Thursday, December 18, 2008

Do reviews sell books?

I have Google alerts set up to email me with any mentions of the HNS or the Historical Novels Review, and this evening's mailing turned up an interesting link. Authors often wonder if reviews actually sell books, but the answer can be hard to quantify.

You may remember Jeri Westerson's appearance as a guest blogger here in early November. Joshua Bilmes of the JABberwocky Literary Agency, Jeri's agent, recently looked at the difference in sales in the Boston and Richmond markets after positive reviews of Veil of Lies ran in the Boston Globe and Richmond Times-Dispatch. Then he reported the results on his blog.

Although the numbers don't seem to indicate an enormous increase in sales, every little bit helps, and that's 50-odd people who may not have heard of the author or title before the reviews appeared. Veil of Lies is a debut mystery, after all. Both papers post their book reviews online as well; this is convenient for people like me, for example, who used to live in the Boston area and still read the Globe via the web. So I would expect the word has gotten out more widely than just among the locals.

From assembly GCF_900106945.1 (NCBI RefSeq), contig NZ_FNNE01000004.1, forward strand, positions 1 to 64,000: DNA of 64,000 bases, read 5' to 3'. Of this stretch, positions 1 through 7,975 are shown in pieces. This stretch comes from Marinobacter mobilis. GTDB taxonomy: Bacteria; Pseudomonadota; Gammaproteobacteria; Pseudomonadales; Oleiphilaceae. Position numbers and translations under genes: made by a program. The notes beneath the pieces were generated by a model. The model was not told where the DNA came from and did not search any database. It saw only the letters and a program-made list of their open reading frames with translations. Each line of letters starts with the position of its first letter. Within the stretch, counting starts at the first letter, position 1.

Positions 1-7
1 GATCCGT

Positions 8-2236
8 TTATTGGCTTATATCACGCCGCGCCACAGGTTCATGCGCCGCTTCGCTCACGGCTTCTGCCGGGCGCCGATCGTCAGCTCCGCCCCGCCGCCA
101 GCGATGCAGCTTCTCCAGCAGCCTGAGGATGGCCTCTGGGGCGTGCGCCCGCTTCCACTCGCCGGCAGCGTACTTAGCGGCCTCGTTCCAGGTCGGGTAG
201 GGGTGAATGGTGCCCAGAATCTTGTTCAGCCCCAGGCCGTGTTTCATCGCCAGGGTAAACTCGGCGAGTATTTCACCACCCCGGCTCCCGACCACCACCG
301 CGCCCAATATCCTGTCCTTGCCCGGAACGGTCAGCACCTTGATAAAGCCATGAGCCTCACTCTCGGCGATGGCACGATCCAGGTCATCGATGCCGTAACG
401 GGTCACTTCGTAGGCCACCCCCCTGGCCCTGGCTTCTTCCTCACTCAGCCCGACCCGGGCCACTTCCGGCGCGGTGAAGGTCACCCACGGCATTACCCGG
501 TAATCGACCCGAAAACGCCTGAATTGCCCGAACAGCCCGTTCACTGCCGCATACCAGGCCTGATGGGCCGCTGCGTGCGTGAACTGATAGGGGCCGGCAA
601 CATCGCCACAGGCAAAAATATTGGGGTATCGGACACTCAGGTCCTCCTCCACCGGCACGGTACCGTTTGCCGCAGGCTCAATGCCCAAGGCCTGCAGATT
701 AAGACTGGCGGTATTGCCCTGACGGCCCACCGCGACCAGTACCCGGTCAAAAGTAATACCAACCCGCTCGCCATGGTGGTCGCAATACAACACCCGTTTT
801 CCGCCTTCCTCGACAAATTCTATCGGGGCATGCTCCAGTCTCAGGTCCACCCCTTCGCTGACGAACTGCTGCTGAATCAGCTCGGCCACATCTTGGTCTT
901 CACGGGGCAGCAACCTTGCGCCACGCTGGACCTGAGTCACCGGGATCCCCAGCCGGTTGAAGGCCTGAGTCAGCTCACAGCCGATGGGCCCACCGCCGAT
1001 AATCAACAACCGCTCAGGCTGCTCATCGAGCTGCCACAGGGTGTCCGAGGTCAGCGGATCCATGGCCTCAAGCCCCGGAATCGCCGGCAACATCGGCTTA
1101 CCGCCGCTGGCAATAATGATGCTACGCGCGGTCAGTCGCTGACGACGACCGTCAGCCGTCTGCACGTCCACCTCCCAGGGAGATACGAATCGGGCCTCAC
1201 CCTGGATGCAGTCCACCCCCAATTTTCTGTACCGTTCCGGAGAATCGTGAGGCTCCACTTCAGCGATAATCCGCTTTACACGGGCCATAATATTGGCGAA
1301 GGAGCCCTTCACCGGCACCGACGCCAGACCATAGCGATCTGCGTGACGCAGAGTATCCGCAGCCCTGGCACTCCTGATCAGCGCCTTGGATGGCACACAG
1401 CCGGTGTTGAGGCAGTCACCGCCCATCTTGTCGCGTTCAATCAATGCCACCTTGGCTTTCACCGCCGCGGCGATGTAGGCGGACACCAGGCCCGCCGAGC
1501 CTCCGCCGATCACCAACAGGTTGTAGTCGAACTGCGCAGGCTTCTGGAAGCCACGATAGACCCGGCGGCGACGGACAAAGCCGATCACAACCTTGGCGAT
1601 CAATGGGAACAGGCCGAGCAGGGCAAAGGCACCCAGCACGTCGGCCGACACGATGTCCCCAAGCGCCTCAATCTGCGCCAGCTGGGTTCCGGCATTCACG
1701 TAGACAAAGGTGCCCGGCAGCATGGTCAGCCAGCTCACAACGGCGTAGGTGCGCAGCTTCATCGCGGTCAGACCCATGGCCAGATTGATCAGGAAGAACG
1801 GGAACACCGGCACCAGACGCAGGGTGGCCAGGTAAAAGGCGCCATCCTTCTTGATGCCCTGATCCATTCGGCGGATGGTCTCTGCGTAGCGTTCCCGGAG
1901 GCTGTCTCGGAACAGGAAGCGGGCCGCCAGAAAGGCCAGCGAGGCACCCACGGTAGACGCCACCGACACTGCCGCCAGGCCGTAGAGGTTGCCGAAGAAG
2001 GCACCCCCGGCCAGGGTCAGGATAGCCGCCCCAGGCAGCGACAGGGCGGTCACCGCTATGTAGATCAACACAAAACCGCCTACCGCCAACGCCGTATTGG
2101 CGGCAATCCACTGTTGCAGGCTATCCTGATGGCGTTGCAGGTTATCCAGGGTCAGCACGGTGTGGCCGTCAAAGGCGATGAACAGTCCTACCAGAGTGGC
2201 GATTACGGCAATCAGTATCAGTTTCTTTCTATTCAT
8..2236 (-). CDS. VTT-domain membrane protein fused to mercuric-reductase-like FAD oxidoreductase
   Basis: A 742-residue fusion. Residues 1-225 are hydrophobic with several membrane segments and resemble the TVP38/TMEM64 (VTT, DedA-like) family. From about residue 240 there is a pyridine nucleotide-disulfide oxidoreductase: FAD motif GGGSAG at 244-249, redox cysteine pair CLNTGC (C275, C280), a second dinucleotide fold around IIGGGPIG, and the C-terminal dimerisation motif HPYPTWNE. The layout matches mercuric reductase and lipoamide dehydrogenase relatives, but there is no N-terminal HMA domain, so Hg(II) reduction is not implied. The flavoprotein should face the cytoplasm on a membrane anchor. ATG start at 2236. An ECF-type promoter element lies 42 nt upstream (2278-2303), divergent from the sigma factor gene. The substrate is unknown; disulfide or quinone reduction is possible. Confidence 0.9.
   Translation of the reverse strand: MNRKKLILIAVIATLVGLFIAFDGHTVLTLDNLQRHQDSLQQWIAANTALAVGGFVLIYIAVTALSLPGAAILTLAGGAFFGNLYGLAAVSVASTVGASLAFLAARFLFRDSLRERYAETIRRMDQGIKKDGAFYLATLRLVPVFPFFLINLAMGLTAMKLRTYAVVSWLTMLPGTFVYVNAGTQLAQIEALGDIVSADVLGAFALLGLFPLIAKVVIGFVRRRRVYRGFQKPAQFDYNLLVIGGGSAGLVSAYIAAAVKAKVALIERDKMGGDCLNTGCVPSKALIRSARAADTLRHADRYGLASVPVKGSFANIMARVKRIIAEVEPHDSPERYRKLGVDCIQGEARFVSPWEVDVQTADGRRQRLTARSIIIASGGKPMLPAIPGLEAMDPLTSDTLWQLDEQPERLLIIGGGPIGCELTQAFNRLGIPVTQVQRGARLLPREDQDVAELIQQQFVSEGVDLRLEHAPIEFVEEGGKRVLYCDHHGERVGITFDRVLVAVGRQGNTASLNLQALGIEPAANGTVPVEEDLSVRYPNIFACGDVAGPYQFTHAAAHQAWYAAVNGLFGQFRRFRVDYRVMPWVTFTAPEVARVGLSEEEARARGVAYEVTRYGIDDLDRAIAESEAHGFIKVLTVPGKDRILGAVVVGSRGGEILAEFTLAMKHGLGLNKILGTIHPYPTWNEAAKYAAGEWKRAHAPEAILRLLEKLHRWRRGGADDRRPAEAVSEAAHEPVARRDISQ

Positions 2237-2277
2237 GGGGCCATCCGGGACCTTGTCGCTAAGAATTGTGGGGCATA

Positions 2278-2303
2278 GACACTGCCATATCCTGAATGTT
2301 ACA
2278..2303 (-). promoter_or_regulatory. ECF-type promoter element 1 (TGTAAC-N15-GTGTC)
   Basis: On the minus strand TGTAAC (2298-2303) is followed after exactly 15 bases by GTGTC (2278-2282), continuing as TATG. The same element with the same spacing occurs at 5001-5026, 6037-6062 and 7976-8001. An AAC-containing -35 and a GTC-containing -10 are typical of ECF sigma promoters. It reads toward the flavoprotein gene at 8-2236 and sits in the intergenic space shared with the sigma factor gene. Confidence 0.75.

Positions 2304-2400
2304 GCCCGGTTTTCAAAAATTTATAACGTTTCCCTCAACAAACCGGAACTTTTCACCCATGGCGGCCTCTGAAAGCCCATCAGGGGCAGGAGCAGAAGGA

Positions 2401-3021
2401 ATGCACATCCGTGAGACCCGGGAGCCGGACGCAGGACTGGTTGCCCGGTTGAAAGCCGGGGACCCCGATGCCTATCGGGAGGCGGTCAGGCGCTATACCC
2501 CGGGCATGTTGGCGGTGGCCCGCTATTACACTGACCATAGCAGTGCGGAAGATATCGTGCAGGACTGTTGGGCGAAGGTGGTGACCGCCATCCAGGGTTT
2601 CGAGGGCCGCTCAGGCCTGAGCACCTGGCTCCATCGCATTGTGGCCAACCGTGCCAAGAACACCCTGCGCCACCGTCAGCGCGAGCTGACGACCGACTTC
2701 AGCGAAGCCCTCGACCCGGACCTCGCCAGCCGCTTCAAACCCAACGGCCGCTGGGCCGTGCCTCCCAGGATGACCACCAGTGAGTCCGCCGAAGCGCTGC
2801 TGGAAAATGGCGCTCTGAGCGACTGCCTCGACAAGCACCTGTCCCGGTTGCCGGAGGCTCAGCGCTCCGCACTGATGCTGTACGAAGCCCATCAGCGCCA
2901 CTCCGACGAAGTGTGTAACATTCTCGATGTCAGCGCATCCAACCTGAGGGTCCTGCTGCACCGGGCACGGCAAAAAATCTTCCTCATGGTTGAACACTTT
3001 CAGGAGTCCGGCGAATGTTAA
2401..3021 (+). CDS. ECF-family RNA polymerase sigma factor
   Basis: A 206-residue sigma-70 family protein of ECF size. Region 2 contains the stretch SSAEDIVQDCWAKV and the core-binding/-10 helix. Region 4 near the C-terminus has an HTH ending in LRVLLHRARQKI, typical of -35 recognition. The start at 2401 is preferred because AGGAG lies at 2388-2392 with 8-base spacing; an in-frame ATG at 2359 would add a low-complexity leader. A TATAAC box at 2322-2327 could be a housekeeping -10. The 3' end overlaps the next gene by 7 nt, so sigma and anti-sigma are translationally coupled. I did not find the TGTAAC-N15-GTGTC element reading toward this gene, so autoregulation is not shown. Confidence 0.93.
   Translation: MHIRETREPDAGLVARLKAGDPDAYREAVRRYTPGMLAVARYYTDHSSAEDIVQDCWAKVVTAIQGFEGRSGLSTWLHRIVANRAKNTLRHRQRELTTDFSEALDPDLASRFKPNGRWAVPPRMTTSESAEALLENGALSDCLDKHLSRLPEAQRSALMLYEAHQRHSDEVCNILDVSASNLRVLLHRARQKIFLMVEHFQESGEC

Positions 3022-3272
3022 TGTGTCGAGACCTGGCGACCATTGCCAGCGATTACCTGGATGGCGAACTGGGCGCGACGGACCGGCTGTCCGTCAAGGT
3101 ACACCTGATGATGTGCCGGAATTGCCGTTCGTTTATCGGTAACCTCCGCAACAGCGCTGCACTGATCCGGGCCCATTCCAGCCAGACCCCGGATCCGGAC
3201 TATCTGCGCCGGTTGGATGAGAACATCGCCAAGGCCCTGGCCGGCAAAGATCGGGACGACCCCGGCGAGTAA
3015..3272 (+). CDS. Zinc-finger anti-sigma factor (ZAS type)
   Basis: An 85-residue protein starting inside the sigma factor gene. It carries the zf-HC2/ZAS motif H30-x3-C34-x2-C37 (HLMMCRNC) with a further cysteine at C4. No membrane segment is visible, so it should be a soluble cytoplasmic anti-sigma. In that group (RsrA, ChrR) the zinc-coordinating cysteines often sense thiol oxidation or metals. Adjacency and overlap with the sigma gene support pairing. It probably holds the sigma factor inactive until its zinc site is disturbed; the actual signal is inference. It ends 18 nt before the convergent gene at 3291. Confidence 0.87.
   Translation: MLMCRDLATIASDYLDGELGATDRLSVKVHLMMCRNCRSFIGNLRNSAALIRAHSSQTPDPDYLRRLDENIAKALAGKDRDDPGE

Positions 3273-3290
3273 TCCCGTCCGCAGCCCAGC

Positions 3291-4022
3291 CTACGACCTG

Wednesday, December 17, 2008

A visual preview of the summer season

In the past two weeks, I've had two computers crash (work and home), which meant getting them fixed/replaced... then the usual end-of-semester craziness happened, HNR reviews started pouring in, and my copyedited manuscript arrived, due back right after the holidays. I haven't had any time to blog. But I hope to make up for this long silence by providing a preview of some exciting-sounding forthcoming titles. Given that it's 20 degrees out with a sheet of ice coating the driveway, I figure this is the perfect time to look forward to next summer. Why not?

The following information comes from publishers' catalogs and from Amazon. Cover images and pub dates are subject to change, but this is the latest info I have. They're listed alphabetically by author.